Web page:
Japanese flock to Australia in record numbers on 'working holiday'

The weak yen has prompted many young Japanese to travel abroad in search of higher pay on what is known as a "working holiday." About half choose to go to Australia, with the number there hitting a record high.

The Australian government issued more than 14,000 working-holiday visas to Japanese citizens in the 12 months through June 2023. But the number is expected to top that during the current period, as 12,000 visas were issued during the nine months to March.

One reason for Australia's popularity is the high pay. From July, the minimum hourly wage will rise by 3.75 percent to over 24 Australian dollars, about 16 US dollars. That is two-and-a-half times Japan's nationwide average.

Sydney Town Hall, June 19

What is the working holiday program?

Working holiday programs are based on agreements between Japan and other partner governments.

The Japanese government explains the primary purpose as allowing visitors to be on holiday while engaging in employment for the purpose of supplementing their travel funds.

Japan's first working holiday arrangement was with Australia beginning in 1980. It now has such agreements with 30 partners, including the UK, New Zealand, Canada and South Korea.

English-speaking countries are especially popular with participants.
The period of stay and type of work allowed vary from place to place. Some set limits on the number of people accepted.

Australia limits the period of stay to one year in principle, but allows participants to do any type of work. If they engage in specific jobs, such as agriculture, for certain periods of time, they can extend their stay to up to three years.

The program helps Australia make up for a shortage of labor. The government has abolished a rule forbidding people from working for the same employer for more than six months in the fields of food and beverage services and medical care. Both have been struggling to find workers.

Making the most of a working holiday in Australia

Kyotaro is a Japanese person on a working holiday in Australia. He says he thoroughly enjoys the benefits of working in the country due to the high wages and the yen's recent weakness.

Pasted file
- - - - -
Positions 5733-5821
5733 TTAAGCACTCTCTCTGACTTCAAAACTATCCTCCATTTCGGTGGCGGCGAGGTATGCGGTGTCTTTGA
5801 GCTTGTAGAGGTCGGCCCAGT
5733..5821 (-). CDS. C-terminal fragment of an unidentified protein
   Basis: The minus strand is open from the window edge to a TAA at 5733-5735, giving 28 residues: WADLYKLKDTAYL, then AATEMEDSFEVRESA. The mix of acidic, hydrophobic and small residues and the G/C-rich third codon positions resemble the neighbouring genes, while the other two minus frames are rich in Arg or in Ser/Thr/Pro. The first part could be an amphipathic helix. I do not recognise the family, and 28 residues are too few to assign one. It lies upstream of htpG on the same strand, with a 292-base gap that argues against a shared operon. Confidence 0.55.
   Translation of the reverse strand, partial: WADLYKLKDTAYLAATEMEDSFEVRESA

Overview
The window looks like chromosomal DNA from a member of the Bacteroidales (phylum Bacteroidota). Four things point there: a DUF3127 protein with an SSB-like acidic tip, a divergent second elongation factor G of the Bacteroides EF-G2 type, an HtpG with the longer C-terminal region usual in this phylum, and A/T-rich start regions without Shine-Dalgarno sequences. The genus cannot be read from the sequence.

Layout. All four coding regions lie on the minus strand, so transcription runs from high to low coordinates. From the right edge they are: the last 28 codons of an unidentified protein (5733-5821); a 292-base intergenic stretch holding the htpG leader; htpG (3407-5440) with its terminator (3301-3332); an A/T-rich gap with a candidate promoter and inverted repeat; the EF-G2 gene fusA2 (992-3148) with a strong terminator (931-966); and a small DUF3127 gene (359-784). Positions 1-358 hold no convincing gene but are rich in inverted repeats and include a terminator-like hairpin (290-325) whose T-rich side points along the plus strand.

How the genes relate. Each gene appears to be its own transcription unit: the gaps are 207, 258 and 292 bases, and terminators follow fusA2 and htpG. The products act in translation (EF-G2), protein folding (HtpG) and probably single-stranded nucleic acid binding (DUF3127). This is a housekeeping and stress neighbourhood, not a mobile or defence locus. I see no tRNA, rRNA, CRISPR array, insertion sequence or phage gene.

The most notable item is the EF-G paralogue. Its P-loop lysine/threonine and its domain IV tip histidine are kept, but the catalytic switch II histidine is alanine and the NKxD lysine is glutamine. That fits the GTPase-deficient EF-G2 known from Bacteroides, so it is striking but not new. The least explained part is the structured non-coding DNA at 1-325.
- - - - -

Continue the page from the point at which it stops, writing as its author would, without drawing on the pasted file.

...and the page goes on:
Kyotaro works five or six days a week on construction sites.

The 25-year-old stays in Sydney, and his work involves tearing down buildings. Working on construction sites requires a license in Australia. But such work is said to be popular among people on working holiday programs because they can obtain permission after only a one-day training course.

Kyotaro says his hourly wage is 35 Australian dollars, or about 23 US dollars. He says he works five or six days a week and earns up to about US$4,500 a month. Even after deducting living expenses, he can save more than US$3,000.

Kyotaro used to work as a beautician in Japan, and hopes to open his own salon there in the future.

He says he is glad he came to Sydney, since it is difficult to save so much money in Japan.

Tough competition for good jobs

On the other hand, some people are having trouble getting the jobs they want. The increasing number of Japanese young people has led to a flood of applications for popular jobs, such as those at restaurants in urban areas.

Endo Natsuki came to Australia hoping to work at a cafe.

Twenty-year-old Endo Natsuki took a year off from university in Kyoto and has been in Sydney since March.

He wants to work at a cafe, and sends his resume directly to stores. He sometimes visits more than 10 places a day. But he has not had even one positive response so far.

He had no choice but to start working part-time at a yakitori restaurant. But there are around 30 other young Japanese workers there, so he can only work a few days a week. Most of his income goes to rent.

Endo Natsuki keeps looking for an opportunity.

One of the things that brought him to Australia was the attractive wages. But he is disappointed, saying that once he pays for rent and food, he doesn't have anything left.

Expert cautions that not all jobs pay well

Oishi Nana, associate professor at the University of Melbourne, points out that some jobs pay well, but others do not.

University of Melbourne Associate Professor Oishi Nana points out that not all jobs pay well.

She says people can expect to earn more in jobs in Australia in fields such as medical care or construction, especially if the employer is a hospital or a large company. However, she says there have been cases with people being paid less than minimum wage, for harvest work at farms, for example, and service work at restaurants.

She also says some people on working holiday have no one to consult because they can't speak English well. Therefore, she advises applicants to the program that it is important to prepare properly, such as adequately learning the language before traveling, and building a network or people they can rely on by going to language school.